I’m relieved and happy to report two good days running. Benji has had several visitors yesterday and today–family, friends, teachers–and was upbeat and positive the whole time. By the end of the day yesterday and again tonight, he was exhausted. I write this as he sleeps.
We are learning so much. Chemotherapy radically changes one’s sense of taste and smell. Foods Benji used to love repulse him now. But he’s eating. Today’s winning dishes were roast turkey slices and cucumbers with salt. The rice bowl from Chipotle was also a hit. I’m beginning the research on long term nutrition for leukemia patients. I knew I’d have to consider absorption, nutrients, vitamins, antioxidants. I never considered the smell of things cooking, or the way they might feel on the tongue.
Even water tastes really off to him. Enter Father of the Year. Michael purchased EIGHT varieties of bottled water on his way to the hospital today, and Benjamin conducted a double blind taste test (see photo. FYI, good old Florida Zephyrhills was the winner).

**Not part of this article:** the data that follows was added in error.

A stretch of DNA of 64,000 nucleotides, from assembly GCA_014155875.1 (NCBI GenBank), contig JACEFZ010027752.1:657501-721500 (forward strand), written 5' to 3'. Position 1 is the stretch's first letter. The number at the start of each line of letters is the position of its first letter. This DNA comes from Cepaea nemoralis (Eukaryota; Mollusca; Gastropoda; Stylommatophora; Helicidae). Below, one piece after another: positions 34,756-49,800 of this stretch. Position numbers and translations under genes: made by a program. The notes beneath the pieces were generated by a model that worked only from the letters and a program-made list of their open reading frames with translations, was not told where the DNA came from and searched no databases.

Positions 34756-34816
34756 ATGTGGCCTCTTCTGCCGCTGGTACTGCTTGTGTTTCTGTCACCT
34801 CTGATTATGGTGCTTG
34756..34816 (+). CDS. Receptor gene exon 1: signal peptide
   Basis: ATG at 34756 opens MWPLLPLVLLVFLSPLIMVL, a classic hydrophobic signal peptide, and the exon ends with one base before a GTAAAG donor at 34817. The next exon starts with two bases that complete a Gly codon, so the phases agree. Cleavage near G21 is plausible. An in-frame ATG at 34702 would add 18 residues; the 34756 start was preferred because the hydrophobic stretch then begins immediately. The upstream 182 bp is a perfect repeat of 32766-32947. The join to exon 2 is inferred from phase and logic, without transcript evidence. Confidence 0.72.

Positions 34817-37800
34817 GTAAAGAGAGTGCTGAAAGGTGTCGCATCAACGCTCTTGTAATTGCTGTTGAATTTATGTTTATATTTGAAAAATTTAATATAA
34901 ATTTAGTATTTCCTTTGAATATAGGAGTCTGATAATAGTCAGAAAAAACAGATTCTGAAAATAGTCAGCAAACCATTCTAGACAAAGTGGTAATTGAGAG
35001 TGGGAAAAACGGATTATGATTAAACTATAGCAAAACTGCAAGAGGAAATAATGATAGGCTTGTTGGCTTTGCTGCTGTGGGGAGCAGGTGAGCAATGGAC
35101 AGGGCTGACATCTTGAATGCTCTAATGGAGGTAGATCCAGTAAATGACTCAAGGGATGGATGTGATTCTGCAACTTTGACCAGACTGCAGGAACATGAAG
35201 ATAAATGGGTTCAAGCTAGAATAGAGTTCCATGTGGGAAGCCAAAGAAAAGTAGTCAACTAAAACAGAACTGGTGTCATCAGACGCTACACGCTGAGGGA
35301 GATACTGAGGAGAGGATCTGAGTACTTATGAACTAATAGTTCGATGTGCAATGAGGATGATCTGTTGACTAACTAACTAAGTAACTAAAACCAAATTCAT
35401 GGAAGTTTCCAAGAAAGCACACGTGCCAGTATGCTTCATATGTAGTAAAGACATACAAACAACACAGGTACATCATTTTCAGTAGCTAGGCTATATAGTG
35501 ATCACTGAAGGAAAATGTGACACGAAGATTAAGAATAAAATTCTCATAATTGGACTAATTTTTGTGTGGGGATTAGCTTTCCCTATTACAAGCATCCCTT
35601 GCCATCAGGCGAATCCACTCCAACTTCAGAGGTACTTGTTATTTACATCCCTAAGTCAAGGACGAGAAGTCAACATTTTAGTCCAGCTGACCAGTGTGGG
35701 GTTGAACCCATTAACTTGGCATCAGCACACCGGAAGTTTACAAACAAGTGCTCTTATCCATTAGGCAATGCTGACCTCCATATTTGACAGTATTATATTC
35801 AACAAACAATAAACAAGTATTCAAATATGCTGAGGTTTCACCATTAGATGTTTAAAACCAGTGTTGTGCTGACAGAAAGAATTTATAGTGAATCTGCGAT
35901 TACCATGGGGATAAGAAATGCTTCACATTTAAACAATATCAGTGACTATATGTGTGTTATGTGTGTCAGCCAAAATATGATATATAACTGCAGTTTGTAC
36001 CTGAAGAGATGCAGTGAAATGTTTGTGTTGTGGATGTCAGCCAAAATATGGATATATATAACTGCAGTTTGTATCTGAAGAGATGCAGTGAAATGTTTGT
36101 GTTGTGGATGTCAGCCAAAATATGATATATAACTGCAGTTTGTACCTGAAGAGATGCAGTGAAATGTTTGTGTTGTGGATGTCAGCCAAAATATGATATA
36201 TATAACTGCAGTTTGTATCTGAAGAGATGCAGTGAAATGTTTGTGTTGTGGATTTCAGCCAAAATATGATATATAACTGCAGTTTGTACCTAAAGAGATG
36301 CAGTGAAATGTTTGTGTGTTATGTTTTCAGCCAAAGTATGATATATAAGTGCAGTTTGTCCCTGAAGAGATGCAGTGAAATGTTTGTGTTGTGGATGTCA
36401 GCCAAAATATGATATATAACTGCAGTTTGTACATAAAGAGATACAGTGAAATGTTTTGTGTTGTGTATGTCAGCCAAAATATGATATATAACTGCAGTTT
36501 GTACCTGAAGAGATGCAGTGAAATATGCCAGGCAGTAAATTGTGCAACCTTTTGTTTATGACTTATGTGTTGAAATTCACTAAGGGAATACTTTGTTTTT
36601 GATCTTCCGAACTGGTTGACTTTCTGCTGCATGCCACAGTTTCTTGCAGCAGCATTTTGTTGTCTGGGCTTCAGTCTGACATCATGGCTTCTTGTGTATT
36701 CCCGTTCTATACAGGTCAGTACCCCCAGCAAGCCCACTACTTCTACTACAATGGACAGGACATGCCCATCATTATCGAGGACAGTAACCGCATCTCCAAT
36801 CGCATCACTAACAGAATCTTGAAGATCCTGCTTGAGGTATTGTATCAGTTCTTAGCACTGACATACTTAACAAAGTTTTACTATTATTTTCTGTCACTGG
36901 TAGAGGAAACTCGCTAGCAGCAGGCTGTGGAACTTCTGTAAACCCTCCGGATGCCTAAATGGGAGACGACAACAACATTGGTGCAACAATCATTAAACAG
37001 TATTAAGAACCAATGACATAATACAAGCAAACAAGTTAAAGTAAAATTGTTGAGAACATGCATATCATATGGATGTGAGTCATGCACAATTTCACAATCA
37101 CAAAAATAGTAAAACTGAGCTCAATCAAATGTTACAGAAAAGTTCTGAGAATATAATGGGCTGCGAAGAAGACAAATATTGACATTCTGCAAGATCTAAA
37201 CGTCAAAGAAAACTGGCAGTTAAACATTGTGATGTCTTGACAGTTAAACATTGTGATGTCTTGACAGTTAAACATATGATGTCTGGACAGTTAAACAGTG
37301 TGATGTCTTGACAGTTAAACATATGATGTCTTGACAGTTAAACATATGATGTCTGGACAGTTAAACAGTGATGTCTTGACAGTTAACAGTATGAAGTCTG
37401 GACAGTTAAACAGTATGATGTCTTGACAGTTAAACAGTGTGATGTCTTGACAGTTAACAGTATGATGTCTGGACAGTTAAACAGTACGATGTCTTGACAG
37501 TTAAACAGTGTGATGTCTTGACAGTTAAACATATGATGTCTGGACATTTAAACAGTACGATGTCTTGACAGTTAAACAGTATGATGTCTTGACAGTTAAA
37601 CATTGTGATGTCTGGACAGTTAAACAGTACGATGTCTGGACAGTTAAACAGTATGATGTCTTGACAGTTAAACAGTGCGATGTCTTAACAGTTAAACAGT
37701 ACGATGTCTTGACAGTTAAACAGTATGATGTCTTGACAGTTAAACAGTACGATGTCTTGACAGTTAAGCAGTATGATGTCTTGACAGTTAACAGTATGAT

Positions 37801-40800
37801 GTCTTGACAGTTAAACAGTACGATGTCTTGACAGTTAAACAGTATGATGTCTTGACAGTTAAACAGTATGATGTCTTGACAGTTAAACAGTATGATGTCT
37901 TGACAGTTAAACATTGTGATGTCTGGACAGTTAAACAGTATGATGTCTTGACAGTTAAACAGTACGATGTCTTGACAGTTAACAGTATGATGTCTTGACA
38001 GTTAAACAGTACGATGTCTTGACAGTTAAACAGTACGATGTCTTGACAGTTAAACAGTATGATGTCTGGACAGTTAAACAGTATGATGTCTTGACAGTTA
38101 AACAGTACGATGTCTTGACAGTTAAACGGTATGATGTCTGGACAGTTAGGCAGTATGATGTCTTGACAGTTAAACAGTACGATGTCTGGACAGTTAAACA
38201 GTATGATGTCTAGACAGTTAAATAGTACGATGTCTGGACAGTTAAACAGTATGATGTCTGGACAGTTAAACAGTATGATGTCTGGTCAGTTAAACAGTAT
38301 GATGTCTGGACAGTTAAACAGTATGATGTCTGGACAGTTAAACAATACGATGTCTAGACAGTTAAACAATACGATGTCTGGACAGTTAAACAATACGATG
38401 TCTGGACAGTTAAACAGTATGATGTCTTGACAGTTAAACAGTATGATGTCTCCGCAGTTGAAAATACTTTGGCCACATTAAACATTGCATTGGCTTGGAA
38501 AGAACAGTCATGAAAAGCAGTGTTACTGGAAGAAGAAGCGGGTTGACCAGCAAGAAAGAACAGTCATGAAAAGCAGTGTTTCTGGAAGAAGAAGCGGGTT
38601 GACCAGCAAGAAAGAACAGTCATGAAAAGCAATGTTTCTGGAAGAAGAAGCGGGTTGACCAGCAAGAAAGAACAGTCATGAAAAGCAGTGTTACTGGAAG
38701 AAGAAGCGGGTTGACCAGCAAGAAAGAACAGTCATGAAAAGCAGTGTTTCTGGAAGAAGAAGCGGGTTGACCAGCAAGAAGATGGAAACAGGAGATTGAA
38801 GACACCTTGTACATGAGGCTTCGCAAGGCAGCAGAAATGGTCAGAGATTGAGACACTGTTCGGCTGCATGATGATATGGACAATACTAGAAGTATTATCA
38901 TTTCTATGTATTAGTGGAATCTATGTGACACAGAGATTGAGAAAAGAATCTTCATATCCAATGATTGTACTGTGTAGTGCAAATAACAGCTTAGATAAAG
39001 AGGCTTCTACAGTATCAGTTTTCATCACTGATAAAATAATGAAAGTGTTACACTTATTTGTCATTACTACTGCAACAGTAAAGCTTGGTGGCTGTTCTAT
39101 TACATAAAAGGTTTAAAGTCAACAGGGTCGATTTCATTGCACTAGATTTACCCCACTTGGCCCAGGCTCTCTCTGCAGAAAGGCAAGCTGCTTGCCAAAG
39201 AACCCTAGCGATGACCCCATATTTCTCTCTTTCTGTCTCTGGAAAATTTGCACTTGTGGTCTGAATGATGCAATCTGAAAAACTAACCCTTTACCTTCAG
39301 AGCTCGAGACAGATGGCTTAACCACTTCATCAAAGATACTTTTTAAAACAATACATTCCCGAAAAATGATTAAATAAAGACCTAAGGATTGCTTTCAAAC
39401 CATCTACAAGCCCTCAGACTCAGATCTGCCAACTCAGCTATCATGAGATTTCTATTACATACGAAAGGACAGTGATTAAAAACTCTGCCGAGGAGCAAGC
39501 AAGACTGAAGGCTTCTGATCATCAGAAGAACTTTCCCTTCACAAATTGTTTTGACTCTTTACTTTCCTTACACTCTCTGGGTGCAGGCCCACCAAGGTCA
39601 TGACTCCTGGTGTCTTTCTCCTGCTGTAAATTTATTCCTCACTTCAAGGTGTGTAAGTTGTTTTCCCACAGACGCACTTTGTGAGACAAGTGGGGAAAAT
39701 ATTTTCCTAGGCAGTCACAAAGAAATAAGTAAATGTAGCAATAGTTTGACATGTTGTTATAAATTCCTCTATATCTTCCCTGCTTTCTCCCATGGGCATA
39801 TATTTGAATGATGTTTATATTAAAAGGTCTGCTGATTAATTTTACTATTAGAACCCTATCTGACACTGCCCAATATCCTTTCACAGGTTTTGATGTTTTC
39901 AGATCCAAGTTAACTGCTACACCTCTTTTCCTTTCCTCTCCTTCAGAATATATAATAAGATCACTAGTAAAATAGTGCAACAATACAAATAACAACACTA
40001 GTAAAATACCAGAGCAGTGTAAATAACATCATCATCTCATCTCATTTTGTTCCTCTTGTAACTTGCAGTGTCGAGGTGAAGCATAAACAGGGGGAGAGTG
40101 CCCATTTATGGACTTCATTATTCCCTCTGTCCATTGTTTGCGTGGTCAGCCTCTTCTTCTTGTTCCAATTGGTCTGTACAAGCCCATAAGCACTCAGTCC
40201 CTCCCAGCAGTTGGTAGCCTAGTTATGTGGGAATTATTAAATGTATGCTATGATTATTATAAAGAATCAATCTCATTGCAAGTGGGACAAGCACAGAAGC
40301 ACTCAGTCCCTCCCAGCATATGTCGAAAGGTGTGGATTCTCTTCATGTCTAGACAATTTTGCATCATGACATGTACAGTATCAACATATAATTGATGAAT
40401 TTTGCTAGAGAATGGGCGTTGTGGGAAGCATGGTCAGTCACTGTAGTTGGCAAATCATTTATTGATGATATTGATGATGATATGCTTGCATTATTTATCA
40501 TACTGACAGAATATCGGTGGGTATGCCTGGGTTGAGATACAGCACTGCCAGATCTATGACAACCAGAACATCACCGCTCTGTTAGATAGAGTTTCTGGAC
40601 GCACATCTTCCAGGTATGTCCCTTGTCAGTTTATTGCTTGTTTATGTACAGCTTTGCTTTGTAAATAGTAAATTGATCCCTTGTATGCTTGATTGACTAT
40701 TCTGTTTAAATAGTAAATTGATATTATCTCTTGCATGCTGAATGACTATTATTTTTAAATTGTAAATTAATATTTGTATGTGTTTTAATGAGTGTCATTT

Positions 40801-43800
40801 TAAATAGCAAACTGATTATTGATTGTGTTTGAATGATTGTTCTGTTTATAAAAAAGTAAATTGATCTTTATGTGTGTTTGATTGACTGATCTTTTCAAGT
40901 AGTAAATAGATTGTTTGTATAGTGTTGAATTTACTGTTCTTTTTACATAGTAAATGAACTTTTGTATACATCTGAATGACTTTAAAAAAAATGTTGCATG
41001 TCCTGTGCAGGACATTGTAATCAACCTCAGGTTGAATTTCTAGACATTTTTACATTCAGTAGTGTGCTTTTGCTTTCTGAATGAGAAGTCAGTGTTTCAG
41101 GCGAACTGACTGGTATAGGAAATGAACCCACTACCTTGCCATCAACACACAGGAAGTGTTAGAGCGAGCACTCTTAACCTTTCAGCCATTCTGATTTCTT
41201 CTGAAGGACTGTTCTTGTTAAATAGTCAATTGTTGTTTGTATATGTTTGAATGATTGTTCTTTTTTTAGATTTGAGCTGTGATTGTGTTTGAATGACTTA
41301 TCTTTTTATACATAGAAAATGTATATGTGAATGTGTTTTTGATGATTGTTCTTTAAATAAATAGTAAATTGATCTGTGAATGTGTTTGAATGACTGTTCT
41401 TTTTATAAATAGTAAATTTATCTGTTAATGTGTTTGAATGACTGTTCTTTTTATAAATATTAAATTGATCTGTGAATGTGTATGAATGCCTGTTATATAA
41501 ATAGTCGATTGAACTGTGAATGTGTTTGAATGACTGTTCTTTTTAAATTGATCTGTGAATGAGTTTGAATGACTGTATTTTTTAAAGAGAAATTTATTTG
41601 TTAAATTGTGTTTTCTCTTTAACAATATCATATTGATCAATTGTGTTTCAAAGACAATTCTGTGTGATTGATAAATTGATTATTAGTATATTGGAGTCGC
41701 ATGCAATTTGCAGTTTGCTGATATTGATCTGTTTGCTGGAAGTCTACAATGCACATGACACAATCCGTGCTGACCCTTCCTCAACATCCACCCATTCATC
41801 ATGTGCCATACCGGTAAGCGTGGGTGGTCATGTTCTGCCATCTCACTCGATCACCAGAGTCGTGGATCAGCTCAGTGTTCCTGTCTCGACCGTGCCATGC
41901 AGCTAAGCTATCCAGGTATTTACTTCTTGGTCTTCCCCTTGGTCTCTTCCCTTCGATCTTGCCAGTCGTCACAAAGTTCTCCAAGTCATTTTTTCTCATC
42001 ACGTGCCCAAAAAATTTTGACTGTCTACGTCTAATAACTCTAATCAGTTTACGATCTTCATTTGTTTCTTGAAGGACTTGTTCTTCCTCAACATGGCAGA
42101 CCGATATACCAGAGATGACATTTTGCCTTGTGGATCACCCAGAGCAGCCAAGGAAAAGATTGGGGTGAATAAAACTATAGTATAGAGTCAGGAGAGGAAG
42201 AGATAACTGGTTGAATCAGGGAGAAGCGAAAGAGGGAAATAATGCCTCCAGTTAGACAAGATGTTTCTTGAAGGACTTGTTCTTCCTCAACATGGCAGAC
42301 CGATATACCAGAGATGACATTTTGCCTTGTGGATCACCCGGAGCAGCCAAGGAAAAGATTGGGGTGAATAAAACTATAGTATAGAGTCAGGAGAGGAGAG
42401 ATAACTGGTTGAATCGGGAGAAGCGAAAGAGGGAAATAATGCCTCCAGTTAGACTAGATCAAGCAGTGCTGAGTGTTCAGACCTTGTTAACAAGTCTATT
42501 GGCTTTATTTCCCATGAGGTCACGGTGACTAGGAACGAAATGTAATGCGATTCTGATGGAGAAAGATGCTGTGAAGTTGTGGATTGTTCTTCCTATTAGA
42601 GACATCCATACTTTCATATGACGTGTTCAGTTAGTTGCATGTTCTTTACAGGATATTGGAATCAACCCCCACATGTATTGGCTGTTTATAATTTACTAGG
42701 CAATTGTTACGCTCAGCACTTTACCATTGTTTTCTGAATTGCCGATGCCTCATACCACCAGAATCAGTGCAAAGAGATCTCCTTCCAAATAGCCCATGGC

Also new is an extremely sensitive mouth. Benji’s chief complaint last night was mouth, tooth and jaw pain. It’s like he can feel every pore more acutely. I am grateful to be on a texting basis with his dentist, Glori Enzor, who not only broke me off some major knowledge on the importance and best practice of oral health during chemotherapy, but sent a beautiful dental care package via my mother-in-law today. This boy’s in such good hands.
At around 12:30 today, Benji took a new chemotherapy medicine; the fourth of the five that comprise his particular cocktail. We’ve been very watchful for his reaction, but so far so good. Day 1’s medicine took until Day 2 to show its colors. Hoping this one stays easy on him.
Today was Banyan’s first day back at school and I know he fielded lots of questions. I’m told he explained leukemia to his whole class. Seriously chokes me up thinking about that. He called me after school to tell me about his homework for the week. Michael said he got completely ready this morning with no reminders. Not the way I ever would have wanted to instill a sense of responsibility on the kid, but I’m so thankful for it.
If all goes well, we could be home over the weekend, and begin treatment there, and partial homeschooling, and commutes back up to All Children’s. We are talking about how to amend the home without depleting any sense of normalcy. It’ll be good to be back.